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Is EV for me? Private hire vehicles

Is an electric PHV worth it?

Of course we want you to go electric, but we don't want you to make a bad investment. It's too important. So, should you go for it?
Here's our two-minute guide.

YES, it's a no-brainer

If you drive more than 25,000 miles a year in your PHV and have off-street parking.

Traffic light coloured indicator dial in the green zone
  • It can work out as low as 5p per mile to run an electric car as a PHV.

  • If you drive 475 miles or more in an average working week (25,000 miles a year), fuel savings will more than pay for it.

  • For this mileage, an electric MG5 could save you around £2,200 in whole life costs* over three years compared to a diesel VW Passat.

  • If your house has a garage or driveway, or your private hire company base has a charger, overnight charging will save you the most money. It can be as low as 5p per kWh, compared to an average daytime electricity price of around 17p per kWh.

  • You can get up to £350 per socket from the government to help install charging points with a Home or Workplace Charging Grant.

  • If you make lots of short trips, that’s hard on engines. Electric vehicles are more reliable and cheaper to maintain than petrol, diesel and hybrid cars. You can expect to save about 25% on your garage bills.

Read on to find out how much you could save, how to get a charging point installed at home or your workplace and what grants are available.

* Figures are based on buying an electric car outright and charging, maintenance and 'road tax' costs over three years.

YES, but check the numbers

If you drive 20,000+ miles a year with lots of short journeys, it's probably going to save you money, even if you have to plan your charging routine. This is especially true if you don't have a Euro 6 diesel at the moment.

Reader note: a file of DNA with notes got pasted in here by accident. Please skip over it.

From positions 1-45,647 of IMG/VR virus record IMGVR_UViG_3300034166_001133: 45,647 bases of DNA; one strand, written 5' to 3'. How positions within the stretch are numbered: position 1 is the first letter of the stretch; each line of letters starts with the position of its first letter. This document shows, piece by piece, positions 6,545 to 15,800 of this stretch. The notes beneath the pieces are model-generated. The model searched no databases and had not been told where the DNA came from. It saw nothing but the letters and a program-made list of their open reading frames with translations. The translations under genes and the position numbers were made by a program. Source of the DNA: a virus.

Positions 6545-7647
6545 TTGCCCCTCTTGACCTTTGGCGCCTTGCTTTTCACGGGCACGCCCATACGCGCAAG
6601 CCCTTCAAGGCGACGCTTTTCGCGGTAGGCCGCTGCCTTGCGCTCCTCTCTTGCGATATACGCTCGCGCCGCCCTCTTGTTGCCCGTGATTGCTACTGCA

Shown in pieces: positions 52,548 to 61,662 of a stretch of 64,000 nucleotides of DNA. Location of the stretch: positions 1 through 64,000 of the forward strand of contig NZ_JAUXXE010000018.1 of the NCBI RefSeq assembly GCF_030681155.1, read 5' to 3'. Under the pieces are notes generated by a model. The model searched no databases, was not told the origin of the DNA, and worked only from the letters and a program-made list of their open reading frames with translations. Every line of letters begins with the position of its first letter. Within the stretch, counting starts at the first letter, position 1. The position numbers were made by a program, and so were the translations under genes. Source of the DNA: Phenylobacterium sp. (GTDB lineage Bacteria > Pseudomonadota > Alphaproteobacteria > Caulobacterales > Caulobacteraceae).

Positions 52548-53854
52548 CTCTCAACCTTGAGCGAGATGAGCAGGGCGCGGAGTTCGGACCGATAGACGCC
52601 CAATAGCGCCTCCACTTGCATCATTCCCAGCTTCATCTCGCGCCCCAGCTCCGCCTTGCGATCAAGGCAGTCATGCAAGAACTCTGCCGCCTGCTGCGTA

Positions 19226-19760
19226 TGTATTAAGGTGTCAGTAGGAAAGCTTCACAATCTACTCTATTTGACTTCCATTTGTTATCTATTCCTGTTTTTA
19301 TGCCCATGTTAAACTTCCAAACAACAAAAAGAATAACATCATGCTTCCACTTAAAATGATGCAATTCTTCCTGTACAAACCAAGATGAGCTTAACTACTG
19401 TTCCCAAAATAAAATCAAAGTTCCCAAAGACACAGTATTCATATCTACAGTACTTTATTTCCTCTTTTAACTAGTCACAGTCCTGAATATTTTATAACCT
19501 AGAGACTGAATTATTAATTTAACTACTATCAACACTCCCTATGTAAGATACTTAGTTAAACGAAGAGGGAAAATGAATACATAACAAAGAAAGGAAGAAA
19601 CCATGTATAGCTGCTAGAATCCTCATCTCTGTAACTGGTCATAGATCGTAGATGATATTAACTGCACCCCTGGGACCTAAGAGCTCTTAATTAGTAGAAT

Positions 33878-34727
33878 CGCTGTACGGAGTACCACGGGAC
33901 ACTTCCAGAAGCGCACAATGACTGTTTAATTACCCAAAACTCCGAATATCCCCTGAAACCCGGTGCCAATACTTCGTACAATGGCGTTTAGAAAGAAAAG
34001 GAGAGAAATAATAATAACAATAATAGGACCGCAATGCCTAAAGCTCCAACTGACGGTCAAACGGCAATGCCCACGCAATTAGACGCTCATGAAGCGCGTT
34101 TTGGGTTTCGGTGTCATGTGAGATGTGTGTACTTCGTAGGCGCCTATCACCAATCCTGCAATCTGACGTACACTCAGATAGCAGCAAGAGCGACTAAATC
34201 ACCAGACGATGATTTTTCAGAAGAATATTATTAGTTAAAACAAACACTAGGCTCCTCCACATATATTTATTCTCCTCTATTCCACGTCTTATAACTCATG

Traffic light coloured indicator gauge in the orange zone

It's probably worth your while to go electric as Greater Manchester’s ten local authorities are due to introduce common PHV and hackney Minimum Licensing Standards in the near future. These will include minimum engine emission standards.

And, if you don't have off-street charging, we’re installing 60 rapid Be.EV public chargers across the region for the exclusive use of Greater Manchester-licensed private hire and hackney drivers. These can charge an electric car up to 80% capacity in 45 minutes.

Read on to work out where you can recharge your electric PHV if you don't have off-street parking at home or at work, details of Minimum Licensing Standards, and for other factors that could swing your decision either way.


Hmmm... for most PHV drivers, going electric will save you cash. So it's still worth thinking about.

Traffic light coloured indicator gauge in the red zone

If you regularly take fares for a couple of hundred miles or more, stopping at a charging point to top up might be difficult. But more EVs are offering 300+ mile-range and costs are coming down, so it’s worthwhile keeping up to date with what’s on the market, which could change your mind.

So, how do the sums stack up?

You could save £thousands by going electric*

50,000 miles a year – save £11,900

35,000 miles a year – save £4,000

25,000 miles a year – save £2,200

*Figures are based on buying an electric car outright and charging, maintenance and 'road tax' costs over three years.

Of course, your exact savings will vary - it depends on how you use your vehicle. So, where will those savings be made?

Half the fuel cost

Cost per mile is normally half that of diesel for a similar vehicle. You can work out typical costs with this home-charging calculator.

£FREE 'road tax'

Most electric cars are zero-rated for Vehicle Excise Duty (what used to be called ‘road tax’). You can check VED savings here:

Cheaper maintenance

Save up to 25% on your maintenance bills. Electric cars are more reliable than diesel and petrol, especially if you make a lot of short journeys.

Meet new Minimum Licensing Standards

Greater Manchester’s licensing authorities will be introducing a set of common minimum standards for all locally licensed PHVs and hackneys, including minimum emission standards.

Be.EV taxi membership scheme and exclusive taxi charging points

Greater Manchester-licensed taxi and PHV drivers can now join a free membership scheme to get reduced rates when using one of 60 new Greater Manchester taxi and private hire Be.EV rapid chargers. 

Tony saves £100 a week in his EV

“After working the figures out, it was a no-brainer.”

What's stopping you?

Let's talk batteries, range and second-hand electric cars.

What kind of range can I get from an electric car?

  • A typical electric car suitable for use as a PHV, such as a Hyundai Ioniq or Kia e-Niro, can do from 150 up to around 300 miles on a single charge.